Moyers & Company Show 102: On Crony Capitalism from BillMoyers.com on Vimeo.

Please make it through the lengthy prelude by the windy and sometimes insufferable Bill Moyers to get to this great interview with David Stockman. Amazingly enough, Moyers actually restrains himself during the interview and let's Stockman do most of the talking.

"True free market capitalists never go to Washington with their hand out. True free market capitalists running a bank do not expect that every time they make a foolish mistake or they get themselves too leveraged or they end up with too many risky assets that don't work out... they don't expect to go to the Federal Reserve to get some cheap or free money to go on as before. They expect consequences, maybe even the failure of their firm. Certainly loss of their bonuses, and maybe even loss of their jobs."

Sunday, January 22, 2012

More Congressional Quackery: H.R. 3784, The Gas Price Spike Act

H.R.3784 begins: "To amend the Internal Revenue Code of 1986 to impose a windfall profit tax on oil and natural gas (and products thereof) and to allow an income tax credit for purchases of fuel-efficient passenger vehicles, and to allow grants for mass transit."

Six members of the House, led by non-free market champion Denis Kucinich (D-OH), want to set up a "Reasonable Profits Board" to control gas profits. The Congressmen, worried about higher gas prices, want to set up a board that would apply a "windfall profit tax" as high as 100 percent on the sale of oil and gas, according to their legislation. The bill provides no specific guidance for how the board would determine what constitutes a reasonable profit, but would set up a Reasonable Profits Board made up of three presidential nominees that will serve three-year terms.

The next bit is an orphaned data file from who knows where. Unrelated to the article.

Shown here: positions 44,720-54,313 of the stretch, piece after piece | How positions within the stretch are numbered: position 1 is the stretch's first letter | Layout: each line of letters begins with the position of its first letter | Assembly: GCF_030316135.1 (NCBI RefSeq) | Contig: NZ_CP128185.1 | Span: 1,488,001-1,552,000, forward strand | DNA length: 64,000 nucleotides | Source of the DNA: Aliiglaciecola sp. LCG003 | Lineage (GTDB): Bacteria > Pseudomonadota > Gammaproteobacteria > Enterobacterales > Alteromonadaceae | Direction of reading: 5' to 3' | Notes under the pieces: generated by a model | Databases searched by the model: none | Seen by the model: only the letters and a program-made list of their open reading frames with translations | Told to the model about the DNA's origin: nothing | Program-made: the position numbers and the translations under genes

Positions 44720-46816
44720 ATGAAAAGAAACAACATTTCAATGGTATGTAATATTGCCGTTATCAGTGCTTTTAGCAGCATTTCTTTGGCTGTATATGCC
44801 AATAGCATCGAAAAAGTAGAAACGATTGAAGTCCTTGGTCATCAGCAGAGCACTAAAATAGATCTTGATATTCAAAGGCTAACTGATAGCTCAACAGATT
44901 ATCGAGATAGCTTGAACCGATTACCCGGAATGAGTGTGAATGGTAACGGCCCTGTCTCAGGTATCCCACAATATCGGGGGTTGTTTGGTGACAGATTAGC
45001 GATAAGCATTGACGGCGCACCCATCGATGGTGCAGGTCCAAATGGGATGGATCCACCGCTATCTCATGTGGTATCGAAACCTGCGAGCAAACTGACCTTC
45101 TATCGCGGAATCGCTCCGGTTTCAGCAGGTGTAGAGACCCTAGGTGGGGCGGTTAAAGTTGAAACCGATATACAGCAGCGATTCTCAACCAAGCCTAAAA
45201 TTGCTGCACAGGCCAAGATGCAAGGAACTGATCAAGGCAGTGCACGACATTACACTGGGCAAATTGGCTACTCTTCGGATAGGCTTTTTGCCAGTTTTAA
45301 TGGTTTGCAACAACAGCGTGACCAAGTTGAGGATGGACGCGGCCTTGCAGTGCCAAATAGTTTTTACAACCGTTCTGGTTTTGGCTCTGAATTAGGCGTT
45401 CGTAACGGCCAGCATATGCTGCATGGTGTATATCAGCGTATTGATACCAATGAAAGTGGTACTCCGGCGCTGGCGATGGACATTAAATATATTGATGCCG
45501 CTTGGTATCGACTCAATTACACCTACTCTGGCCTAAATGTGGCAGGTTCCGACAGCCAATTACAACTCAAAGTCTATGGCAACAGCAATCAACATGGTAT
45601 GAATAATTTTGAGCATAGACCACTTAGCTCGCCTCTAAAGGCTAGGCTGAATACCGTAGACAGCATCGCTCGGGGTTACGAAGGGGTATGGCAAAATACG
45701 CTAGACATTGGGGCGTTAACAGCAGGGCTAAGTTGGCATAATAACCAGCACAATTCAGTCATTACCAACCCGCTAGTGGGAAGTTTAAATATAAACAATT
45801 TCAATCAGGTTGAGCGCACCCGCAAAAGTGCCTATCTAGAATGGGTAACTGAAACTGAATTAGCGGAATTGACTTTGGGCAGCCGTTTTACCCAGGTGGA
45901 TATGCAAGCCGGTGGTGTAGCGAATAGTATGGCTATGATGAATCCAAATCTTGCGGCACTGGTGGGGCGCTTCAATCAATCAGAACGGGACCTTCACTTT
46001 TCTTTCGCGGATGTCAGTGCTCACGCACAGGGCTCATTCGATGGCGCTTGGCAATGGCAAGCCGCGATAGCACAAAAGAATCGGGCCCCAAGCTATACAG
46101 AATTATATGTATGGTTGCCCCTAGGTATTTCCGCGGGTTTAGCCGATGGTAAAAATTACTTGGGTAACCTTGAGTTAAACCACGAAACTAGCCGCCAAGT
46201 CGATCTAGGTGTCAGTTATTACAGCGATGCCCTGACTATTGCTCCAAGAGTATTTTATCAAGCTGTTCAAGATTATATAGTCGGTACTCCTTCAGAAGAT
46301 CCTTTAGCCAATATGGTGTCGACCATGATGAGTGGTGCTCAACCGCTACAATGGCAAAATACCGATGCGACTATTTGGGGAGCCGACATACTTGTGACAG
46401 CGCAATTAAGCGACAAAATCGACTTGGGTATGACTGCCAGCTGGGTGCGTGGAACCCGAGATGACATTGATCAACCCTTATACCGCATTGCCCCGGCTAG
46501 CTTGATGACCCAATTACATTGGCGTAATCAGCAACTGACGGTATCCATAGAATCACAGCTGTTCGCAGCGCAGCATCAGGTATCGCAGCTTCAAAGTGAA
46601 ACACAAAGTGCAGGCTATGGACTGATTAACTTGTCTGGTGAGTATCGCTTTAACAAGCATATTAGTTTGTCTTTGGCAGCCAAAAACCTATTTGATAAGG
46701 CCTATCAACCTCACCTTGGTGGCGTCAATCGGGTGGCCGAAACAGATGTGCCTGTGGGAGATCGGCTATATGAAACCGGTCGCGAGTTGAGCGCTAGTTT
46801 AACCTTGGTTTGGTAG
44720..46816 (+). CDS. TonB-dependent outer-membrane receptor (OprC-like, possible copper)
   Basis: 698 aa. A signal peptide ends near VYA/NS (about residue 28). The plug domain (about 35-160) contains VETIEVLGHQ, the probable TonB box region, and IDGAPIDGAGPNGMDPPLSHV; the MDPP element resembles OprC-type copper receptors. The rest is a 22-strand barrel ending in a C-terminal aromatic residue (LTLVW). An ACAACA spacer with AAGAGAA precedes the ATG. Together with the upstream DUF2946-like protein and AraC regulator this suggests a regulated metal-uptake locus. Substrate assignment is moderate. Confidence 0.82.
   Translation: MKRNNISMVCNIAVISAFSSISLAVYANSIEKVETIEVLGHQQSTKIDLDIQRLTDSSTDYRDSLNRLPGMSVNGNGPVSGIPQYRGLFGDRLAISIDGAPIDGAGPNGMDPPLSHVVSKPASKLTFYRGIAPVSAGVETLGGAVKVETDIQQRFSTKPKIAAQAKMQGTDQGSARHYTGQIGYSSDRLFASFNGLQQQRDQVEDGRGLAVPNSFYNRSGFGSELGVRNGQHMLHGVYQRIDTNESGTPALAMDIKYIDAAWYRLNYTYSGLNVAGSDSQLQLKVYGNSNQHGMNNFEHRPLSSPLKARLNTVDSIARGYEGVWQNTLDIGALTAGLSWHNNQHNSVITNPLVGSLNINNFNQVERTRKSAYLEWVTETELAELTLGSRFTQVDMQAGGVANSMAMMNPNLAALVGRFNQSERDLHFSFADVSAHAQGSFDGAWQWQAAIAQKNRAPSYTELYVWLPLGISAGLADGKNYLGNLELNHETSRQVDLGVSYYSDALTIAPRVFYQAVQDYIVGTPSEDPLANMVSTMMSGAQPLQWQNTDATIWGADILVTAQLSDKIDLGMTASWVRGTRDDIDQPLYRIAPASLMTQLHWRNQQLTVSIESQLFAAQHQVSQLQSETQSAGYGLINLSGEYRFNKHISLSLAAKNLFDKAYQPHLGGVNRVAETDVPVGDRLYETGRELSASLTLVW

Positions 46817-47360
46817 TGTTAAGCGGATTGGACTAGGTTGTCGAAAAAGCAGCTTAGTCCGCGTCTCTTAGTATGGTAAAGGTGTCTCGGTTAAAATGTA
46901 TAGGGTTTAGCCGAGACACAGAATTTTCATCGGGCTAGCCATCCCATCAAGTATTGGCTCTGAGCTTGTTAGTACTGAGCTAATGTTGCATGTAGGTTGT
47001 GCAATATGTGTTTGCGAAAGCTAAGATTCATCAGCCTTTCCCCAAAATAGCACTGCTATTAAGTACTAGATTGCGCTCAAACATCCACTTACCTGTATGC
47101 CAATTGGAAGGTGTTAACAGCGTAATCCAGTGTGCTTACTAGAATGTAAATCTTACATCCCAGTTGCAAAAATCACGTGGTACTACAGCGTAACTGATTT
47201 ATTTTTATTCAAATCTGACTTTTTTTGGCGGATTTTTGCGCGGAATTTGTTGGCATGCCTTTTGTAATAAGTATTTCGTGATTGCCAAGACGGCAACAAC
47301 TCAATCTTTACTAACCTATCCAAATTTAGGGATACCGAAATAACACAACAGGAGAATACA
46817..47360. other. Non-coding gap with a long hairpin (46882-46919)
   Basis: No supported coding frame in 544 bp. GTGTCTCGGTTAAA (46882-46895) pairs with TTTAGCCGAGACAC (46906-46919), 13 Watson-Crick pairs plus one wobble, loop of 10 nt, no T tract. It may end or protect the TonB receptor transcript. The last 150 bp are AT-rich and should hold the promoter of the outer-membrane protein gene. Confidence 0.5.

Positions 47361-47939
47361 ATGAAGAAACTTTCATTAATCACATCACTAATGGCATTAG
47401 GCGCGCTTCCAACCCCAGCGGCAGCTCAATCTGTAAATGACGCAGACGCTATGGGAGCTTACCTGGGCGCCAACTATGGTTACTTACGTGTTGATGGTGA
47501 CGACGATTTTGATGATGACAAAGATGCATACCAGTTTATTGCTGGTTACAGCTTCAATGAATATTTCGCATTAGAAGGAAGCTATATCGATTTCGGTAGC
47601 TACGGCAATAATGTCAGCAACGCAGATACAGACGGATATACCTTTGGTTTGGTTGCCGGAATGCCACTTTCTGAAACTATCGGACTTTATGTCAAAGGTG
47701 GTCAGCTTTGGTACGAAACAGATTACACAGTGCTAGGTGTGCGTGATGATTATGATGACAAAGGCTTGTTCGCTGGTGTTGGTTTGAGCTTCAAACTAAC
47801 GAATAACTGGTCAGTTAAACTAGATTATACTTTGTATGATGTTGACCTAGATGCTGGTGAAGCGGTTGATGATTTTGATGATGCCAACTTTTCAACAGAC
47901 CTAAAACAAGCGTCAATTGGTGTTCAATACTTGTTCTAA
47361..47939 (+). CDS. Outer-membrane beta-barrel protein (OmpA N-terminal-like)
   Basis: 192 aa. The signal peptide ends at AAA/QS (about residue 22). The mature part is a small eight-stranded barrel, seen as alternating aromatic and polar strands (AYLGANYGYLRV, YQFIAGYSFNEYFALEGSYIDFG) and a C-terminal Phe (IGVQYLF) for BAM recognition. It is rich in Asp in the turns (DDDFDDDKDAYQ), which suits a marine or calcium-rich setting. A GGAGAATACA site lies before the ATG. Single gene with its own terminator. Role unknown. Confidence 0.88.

Grouch: This is yet more quackery from Congress disguised as consumer advocacy, but whose real purpose is to artificially manipulate markets and ultimately punish consumers with less supply and higher prices. One can see in the chart below just how the price of natural gas has skyrocketed without proper government supervision:

Right now there is an oversupply of natural gas in the marketplace and declining prices (those greedy capitalist pigs!). But our enlightened Congressmen are working overtime to correct this situation.

Just as a point of reference, the average industry in the US according to Yahoo Finance has a profit margin or 7.8%. The oil and gas industry profit margin comes in at an eye-popping 7.9%. What an outrage! How can this stand, when other industries have more reasonable profit margins: publishing (53%), silver (41%), gold (25%), cigarettes (22.5%)? Not to mention Apple, the favorite company of the politically correct crowd, coming in slightly north of 23%, or the much hated Microsoft at 31%. Comrades, we can not continue to let the marketplace operate freely at such obscene profits levels. This bill is clearly not expansive enough. We need a Commissar of Reasonable Profits for every industry in the country.